The second action factors are creativity and innovation which are central and key elements in the process. 'Creativity is having the idea, and innovation is having its application' (Bridge, O'Neill and Cromie p40). Entrepreneurs are constantly being creative and innovative, looking a new ways of doing things and putting the ideas into practice.

The 20th century economist, Joseph Schumpeter, was firmly of the view that innovation is central to the entrepreneurial process. As outlined in Deakins and Freel Entrepreneurship and Small Firms, Schumpeter identified five principal sources of innovation

The introduction of a new good (or a significant improvement in the quality of an existing good)

The introduction of a new method of production (ie an innovation in processes)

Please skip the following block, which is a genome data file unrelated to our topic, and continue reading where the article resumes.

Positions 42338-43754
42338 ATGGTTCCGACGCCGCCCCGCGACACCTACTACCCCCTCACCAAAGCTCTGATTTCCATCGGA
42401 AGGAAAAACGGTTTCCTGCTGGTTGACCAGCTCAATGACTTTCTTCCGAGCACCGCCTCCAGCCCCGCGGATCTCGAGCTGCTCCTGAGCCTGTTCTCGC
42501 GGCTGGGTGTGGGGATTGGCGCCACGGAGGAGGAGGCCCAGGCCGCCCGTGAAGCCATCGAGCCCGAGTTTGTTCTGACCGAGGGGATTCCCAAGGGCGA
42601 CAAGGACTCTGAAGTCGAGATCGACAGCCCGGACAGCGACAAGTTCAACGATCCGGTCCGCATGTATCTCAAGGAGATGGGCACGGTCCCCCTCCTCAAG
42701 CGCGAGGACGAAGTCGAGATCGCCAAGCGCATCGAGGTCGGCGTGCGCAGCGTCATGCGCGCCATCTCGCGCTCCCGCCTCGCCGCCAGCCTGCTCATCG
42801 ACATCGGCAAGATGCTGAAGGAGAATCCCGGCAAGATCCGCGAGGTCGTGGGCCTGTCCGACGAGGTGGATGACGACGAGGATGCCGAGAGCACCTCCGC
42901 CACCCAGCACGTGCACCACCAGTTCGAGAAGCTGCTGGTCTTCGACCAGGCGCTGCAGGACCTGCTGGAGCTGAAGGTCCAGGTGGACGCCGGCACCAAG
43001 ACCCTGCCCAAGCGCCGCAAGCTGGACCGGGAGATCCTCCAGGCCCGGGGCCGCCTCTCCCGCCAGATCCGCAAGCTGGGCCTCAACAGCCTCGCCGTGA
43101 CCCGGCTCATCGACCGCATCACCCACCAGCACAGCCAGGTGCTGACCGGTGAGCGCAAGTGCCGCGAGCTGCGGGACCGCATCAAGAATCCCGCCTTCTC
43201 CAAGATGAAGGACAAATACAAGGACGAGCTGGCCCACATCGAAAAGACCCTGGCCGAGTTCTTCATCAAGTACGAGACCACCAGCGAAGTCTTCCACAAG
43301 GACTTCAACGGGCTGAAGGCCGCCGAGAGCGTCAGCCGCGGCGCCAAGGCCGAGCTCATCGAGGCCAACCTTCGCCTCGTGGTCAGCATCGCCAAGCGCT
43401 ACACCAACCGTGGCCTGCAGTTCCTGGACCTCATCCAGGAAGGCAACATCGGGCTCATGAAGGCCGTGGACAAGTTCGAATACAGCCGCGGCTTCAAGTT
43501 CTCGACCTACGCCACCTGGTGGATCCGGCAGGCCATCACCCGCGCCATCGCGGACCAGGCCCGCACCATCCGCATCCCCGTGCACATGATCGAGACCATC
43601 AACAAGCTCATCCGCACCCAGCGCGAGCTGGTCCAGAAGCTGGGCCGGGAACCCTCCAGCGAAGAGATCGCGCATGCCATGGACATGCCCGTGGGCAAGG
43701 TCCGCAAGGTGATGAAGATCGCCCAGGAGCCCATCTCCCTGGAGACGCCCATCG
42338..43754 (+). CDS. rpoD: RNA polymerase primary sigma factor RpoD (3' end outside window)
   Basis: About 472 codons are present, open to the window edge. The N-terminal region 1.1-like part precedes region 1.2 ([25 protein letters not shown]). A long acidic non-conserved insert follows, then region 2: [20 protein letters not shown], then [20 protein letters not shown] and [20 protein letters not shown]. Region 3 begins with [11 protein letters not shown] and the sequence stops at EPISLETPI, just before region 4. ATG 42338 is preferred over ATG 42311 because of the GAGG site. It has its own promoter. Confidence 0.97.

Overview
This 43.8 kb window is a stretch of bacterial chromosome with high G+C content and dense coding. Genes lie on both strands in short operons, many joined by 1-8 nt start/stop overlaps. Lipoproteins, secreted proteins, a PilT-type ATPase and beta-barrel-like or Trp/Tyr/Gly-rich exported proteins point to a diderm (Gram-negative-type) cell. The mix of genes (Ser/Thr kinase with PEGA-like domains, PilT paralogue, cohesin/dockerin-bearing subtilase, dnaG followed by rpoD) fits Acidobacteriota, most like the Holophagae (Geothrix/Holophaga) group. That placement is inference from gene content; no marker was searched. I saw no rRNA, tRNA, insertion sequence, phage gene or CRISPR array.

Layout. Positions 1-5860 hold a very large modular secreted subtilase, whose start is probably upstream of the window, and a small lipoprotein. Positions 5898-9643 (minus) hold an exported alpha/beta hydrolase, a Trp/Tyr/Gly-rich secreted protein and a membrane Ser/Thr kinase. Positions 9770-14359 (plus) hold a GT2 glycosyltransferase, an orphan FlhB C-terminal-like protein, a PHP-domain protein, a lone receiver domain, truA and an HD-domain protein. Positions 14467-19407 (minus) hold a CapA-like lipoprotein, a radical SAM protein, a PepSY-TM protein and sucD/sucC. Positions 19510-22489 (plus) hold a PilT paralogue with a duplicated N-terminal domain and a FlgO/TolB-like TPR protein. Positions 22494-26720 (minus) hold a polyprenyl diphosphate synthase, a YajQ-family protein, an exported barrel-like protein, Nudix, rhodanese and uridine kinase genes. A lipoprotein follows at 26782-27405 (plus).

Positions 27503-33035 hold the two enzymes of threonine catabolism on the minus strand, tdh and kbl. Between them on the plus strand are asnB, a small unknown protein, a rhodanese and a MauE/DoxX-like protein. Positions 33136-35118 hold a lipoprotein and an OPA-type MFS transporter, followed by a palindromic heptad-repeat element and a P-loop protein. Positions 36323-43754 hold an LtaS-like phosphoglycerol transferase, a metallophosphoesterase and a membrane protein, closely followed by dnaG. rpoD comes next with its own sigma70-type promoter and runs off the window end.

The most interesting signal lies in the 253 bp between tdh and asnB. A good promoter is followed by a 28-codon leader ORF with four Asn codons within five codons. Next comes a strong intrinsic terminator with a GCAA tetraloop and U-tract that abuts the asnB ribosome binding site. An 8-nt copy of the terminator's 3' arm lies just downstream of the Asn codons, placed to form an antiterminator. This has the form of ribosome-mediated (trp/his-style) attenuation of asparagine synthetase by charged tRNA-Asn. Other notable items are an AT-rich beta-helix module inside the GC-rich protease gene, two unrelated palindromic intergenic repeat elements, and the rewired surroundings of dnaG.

The opening of a new market (in particular an export market in a new territory)

The 'conquest of a new source of supply of raw materials or half-manufactured goods'

The creation of a new type of industrial organisation (ie an administrative innovation)

At the heart of these is the entrepreneur who is responsible for the actions bringing about the change.

This leads to opportunities. Entrepreneurs spot opportunities that may not be obvious to other people and exploit these. The distinguished economist Israel Kirzner identified an entrepreneur as someone who is able to take advantage of opportunities that others may miss and convert these into profits.

Resources are essential to exploit opportunities and entrepreneurs will show determination and perseverance to acquire what is necessary. Through networking, they will know where to find the required resources and who will assist them to achieve their goal. A successful entrepreneur knows how to put together a good team and have key personnel in the right place.